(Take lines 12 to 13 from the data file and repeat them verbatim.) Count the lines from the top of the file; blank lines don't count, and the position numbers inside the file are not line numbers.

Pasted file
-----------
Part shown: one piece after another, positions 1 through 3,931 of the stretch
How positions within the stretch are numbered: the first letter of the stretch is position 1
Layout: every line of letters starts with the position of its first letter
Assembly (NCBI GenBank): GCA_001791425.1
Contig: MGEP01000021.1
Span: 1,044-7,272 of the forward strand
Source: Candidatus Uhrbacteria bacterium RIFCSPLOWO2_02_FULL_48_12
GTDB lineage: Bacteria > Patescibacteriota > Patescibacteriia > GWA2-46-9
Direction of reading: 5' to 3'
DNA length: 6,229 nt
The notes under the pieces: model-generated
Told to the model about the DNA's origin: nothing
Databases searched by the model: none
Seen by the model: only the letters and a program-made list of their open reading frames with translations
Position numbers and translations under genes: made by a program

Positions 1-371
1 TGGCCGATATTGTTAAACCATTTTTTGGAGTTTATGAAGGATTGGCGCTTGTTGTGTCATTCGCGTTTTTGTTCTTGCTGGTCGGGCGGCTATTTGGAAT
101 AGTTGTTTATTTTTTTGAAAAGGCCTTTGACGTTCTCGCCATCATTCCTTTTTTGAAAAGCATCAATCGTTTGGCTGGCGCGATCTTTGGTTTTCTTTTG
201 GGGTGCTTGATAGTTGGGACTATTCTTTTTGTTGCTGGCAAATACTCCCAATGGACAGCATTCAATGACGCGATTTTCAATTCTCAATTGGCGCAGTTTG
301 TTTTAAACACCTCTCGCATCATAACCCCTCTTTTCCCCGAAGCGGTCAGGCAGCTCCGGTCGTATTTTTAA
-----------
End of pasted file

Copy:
Told to the model about the DNA's origin: nothing
Databases searched by the model: none